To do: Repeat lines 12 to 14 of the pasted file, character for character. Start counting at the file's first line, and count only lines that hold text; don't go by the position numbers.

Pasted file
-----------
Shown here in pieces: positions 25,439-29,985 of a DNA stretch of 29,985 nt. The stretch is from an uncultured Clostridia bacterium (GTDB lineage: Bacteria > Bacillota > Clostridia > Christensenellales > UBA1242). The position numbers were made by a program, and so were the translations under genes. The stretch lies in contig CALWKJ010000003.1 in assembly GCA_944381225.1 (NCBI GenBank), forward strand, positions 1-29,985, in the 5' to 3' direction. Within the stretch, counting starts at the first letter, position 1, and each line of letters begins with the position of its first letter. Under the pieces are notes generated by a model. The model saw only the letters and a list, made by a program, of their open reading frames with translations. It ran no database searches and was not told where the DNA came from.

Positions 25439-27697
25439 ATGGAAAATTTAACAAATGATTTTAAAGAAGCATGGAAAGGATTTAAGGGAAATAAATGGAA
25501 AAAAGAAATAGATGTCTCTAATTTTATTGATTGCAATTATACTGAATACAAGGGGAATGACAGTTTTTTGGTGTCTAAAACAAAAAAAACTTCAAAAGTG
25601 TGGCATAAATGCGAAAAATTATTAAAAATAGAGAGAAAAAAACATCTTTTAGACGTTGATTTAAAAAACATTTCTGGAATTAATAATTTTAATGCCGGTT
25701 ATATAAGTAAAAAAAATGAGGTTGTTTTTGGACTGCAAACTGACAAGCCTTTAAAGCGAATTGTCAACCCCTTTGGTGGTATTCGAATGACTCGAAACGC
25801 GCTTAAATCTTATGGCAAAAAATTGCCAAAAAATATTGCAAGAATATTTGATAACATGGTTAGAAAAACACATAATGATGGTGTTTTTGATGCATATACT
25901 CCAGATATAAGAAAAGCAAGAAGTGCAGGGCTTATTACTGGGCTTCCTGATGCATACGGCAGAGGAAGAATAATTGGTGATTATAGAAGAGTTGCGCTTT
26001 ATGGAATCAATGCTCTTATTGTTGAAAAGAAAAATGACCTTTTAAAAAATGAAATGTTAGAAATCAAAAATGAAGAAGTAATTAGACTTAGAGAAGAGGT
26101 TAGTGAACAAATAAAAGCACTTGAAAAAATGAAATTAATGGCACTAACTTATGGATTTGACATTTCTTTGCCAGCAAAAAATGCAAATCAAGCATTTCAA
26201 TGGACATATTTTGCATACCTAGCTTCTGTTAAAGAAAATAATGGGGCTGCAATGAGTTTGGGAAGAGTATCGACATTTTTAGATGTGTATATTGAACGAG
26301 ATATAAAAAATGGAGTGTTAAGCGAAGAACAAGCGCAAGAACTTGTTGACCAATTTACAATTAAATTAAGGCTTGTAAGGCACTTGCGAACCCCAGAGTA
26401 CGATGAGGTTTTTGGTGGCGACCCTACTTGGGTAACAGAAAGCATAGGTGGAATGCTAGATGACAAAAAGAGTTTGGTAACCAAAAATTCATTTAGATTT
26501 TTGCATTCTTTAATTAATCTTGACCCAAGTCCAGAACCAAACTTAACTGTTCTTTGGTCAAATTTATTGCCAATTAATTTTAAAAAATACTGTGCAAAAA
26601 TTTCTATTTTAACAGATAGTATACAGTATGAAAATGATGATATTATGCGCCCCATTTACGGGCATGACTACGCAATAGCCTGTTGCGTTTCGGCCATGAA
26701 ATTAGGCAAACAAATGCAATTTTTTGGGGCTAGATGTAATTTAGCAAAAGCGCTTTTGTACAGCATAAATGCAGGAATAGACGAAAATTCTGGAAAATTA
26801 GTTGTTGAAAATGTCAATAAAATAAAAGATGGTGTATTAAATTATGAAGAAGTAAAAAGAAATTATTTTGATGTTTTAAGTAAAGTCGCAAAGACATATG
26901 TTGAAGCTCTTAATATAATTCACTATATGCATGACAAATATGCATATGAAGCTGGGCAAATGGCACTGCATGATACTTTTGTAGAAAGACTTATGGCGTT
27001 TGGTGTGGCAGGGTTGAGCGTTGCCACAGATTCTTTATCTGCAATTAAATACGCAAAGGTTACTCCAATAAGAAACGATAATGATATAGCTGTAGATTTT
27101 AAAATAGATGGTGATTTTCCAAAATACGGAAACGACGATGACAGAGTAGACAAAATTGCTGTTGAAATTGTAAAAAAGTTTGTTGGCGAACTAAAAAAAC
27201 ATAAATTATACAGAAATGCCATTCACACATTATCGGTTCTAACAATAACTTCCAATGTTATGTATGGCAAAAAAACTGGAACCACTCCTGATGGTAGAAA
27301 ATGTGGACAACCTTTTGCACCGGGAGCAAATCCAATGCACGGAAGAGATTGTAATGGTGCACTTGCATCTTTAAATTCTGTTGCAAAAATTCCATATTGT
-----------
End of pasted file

26301 ATATAAAAAATGGAGTGTTAAGCGAAGAACAAGCGCAAGAACTTGTTGACCAATTTACAATTAAATTAAGGCTTGTAAGGCACTTGCGAACCCCAGAGTA
26401 CGATGAGGTTTTTGGTGGCGACCCTACTTGGGTAACAGAAAGCATAGGTGGAATGCTAGATGACAAAAAGAGTTTGGTAACCAAAAATTCATTTAGATTT
26501 TTGCATTCTTTAATTAATCTTGACCCAAGTCCAGAACCAAACTTAACTGTTCTTTGGTCAAATTTATTGCCAATTAATTTTAAAAAATACTGTGCAAAAA